Pink's Lyric Change In Support Of Britney Spears Is Healing To Any Pop Fan Who Was Raised In The 2000s

The misogyny of the early 2000s has given way to a more nurturing and inclusive mindset.

Pink & Britney Spears Photocarioca & Tinseltown / Shutterstock

The early 2000s were heady years, marked by the intersection of paparazzi-fueled tabloid culture and the internet as a rising force. So much of what was framed as normal then has been deconstructed, as we recognize the misogynist veneer exemplified in that era.

As anyone who watched MTV’s now-defunct show "Total Request Live" could tell you, female pop stars were pitted against each other in ways that seem especially cruel now. But decades later, it's evident that times have changed.


Pink changed the lyrics to her song ‘Don’t Let Me Get Me’ to support Britney Spears, a move that’s healing to anyone who was raised in the 2000s.

At the start of her musical career, Pink, 43, was marketed in a way that compared her to Spears, while simultaneously defining her in opposition to Spears.

The sound on Pink’s first studio album, “Can’t Take Me Home,” was steeped in R&B. Her second album, “Missundaztood,” released in 2001, was a noticeable departure from how her image had previously been established for pop music consumption. 

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Pink established her musical style and physicality to counteract any comparison to Spears. She leaned into an edgier aesthetic, an example of which can be seen in her second single off that album, “Don’t Let Me Get Me.” As one set of lyrics outright stated, Pink was bristling back against any mention of herself and Spears as similar artists. 

In the original version, Pink sang, “​​LA told me, ‘You'll be a pop star’ / All you have to change is everything you are / Tired of being compared to damn Britney Spears / She's so pretty / That just ain't me.”

As news broke on August 16, 2023 that Spears and her husband Sam Ashagri are preparing to divorce, fans of the 41-year-old pop icon have rallied behind her in a show of support, including Pink.

At her show in Detroit, Pink changed her lyrics from expressing frustration with being compared to ‘damn Britney Spears’ to ‘sweet Britney Spears.’

Pink’s original lyrics were less about taking Spears down and more about critiquing the male-led music industry for upholding rigid and archaic views about female recording artists.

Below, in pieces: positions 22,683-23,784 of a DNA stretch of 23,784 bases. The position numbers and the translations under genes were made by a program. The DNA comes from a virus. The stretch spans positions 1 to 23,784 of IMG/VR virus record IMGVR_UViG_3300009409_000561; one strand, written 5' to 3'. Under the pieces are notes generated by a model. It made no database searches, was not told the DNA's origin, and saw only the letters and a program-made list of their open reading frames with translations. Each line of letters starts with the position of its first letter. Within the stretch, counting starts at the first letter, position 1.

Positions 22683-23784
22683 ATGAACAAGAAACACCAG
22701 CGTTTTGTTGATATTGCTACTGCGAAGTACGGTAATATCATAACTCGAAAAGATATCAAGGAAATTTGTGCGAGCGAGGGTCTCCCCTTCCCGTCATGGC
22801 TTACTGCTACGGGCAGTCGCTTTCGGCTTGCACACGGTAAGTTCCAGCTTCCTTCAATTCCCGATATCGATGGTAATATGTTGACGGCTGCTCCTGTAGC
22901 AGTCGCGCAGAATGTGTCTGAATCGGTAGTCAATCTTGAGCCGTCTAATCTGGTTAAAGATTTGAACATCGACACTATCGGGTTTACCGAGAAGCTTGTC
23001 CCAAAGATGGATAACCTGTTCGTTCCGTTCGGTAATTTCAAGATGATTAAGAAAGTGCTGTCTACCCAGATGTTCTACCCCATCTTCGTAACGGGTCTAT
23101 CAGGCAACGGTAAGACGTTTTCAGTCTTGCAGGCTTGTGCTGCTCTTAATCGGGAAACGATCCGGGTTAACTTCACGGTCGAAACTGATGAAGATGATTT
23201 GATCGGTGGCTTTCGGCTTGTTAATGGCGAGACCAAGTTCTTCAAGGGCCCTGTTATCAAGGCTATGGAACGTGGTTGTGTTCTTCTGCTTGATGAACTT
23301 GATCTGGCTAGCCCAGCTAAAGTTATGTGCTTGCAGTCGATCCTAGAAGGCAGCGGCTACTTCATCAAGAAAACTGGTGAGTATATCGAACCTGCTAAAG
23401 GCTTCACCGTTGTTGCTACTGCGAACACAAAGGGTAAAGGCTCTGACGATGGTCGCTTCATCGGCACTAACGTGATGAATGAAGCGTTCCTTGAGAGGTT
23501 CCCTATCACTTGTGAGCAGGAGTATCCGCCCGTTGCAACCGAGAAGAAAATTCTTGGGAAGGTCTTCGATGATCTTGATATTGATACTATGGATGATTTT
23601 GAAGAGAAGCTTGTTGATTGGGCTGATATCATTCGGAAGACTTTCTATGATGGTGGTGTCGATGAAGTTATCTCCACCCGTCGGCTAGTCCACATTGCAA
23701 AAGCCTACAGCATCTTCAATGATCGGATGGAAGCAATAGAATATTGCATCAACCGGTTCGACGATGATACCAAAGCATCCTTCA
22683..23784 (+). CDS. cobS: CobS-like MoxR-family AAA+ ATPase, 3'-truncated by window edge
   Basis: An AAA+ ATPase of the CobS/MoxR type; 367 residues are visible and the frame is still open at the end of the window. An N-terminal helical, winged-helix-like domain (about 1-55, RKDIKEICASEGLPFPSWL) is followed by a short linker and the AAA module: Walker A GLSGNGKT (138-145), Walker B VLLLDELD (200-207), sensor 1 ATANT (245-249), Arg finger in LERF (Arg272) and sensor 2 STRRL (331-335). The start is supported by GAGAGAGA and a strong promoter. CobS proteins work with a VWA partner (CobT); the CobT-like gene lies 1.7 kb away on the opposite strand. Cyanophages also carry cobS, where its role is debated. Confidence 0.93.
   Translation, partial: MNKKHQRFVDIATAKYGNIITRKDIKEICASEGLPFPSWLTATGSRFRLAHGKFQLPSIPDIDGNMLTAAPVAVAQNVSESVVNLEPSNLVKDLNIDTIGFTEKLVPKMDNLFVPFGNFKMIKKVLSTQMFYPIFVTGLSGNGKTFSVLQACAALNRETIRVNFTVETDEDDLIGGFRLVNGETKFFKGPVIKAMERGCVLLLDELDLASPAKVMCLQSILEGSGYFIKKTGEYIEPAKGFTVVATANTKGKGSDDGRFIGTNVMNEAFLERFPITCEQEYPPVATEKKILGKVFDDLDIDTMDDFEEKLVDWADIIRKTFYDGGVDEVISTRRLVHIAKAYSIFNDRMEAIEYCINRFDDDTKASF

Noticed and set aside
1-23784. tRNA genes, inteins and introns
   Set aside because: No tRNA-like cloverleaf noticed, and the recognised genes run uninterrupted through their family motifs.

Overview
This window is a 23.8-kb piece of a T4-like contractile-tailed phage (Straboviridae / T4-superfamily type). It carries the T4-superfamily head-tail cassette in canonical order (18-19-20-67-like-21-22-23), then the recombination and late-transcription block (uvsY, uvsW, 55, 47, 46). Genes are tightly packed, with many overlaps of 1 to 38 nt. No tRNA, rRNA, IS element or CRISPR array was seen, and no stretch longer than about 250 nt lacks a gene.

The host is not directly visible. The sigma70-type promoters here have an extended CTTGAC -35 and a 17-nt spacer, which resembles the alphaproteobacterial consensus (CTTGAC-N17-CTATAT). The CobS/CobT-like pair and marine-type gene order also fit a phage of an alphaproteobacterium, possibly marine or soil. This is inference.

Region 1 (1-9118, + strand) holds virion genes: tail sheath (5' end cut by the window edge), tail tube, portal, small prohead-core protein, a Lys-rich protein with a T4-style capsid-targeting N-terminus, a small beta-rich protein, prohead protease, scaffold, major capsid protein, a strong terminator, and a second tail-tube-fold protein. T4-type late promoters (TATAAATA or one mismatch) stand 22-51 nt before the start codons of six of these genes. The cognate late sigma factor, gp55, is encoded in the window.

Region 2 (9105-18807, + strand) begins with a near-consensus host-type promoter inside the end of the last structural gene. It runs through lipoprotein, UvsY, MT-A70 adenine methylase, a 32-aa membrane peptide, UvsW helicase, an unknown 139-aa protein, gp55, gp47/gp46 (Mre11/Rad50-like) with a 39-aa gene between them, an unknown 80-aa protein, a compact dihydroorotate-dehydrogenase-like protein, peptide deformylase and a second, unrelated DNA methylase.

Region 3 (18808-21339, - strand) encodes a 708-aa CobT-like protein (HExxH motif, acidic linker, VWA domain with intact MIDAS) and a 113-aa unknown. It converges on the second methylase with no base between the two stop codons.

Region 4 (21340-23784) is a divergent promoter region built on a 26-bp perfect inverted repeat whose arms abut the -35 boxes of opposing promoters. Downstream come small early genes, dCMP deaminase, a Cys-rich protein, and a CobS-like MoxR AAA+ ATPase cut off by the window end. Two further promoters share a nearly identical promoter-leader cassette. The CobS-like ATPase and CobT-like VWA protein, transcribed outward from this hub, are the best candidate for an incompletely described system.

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Her concerns were focused on being labeled in a way that didn’t fit how she saw herself creatively.


As the dominant narrative of the early aughts insisted, there was only space for one reigning queen of pop music. That reductive mindset pushed female artists into narrow boxes, in an attempt to define who was allowed to exist in what ways.

In the 21 years that have passed since the initial release of that particular Pink song, the overarching societal viewpoint has undergone a major seachange. We’ve looked back with enough conscious critique to recognize — and vocalize — how the deeply seated misogynist attitudes of the early 2000s caused major harm.

The effects of that harm rippled out in a way that not only touched those particular female artists but also any young person who came of age in that era, who were trying to determine how to exist amidst strident gender roles and the hypersexualization of female singers.


By changing her lyrics, Pink showed care for Spears, highlighting the idea that we can always lift others up as we continue to climb. 

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Alexandra Blogier is a writer on YourTango's news and entertainment team. She covers celebrity gossip, pop culture analysis and all things to do with the entertainment industry.